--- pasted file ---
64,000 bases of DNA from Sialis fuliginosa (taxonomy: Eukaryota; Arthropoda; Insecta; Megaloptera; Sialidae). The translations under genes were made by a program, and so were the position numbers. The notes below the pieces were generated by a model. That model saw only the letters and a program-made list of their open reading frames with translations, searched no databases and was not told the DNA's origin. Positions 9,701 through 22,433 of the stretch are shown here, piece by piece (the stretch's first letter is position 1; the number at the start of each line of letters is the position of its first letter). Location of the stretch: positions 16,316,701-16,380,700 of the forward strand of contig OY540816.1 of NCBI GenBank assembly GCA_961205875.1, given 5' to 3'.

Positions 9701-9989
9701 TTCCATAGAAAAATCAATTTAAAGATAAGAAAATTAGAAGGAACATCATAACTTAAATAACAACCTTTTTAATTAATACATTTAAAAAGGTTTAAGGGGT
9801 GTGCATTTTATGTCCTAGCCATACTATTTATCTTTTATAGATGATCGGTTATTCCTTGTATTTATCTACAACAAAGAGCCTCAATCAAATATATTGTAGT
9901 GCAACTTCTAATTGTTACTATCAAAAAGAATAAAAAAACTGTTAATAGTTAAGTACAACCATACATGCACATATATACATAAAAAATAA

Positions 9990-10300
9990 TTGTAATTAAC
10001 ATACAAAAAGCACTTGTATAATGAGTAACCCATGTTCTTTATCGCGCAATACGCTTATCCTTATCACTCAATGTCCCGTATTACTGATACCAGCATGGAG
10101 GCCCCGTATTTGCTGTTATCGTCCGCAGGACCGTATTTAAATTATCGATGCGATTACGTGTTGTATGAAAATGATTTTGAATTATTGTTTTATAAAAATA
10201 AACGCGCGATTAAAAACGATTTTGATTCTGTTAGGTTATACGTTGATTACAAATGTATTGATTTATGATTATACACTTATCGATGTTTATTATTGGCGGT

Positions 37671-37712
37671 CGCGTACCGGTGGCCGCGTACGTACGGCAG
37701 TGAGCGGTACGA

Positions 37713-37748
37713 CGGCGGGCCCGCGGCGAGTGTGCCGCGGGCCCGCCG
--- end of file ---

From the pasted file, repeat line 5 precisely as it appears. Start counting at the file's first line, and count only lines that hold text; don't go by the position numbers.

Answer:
9901 GCAACTTCTAATTGTTACTATCAAAAAGAATAAAAAAACTGTTAATAGTTAAGTACAACCATACATGCACATATATACATAAAAAATAA